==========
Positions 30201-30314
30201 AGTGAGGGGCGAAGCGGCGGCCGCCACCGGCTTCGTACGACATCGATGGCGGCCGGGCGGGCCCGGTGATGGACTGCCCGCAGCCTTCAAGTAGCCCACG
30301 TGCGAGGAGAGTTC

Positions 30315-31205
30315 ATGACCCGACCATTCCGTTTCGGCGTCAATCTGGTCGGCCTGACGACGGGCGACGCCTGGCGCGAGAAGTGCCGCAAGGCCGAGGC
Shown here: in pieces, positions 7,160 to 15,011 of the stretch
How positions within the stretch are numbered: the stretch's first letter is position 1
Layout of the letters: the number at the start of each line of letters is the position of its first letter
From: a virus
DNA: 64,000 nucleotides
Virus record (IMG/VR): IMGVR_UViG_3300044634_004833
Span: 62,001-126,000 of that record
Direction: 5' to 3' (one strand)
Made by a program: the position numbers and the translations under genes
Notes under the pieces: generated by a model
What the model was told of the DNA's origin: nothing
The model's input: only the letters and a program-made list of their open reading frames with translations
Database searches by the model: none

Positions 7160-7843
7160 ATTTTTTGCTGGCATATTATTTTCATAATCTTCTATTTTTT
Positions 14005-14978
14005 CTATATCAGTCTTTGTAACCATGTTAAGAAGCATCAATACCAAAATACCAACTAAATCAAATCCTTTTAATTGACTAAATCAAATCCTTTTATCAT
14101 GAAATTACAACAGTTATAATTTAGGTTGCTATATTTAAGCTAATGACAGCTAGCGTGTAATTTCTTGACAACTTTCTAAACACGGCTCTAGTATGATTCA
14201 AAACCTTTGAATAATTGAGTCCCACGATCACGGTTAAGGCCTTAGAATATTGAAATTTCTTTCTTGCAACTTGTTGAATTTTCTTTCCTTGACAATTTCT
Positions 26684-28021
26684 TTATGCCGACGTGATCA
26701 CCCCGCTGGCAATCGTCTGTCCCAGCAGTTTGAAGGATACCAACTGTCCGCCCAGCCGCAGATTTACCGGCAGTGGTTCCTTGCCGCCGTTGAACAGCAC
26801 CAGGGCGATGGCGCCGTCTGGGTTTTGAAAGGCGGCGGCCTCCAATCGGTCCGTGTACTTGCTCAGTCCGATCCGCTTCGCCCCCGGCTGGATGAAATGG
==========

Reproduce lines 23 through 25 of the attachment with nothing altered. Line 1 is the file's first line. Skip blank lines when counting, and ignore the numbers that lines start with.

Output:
14101 GAAATTACAACAGTTATAATTTAGGTTGCTATATTTAAGCTAATGACAGCTAGCGTGTAATTTCTTGACAACTTTCTAAACACGGCTCTAGTATGATTCA
14201 AAACCTTTGAATAATTGAGTCCCACGATCACGGTTAAGGCCTTAGAATATTGAAATTTCTTTCTTGCAACTTGTTGAATTTTCTTTCCTTGACAATTTCT
Positions 26684-28021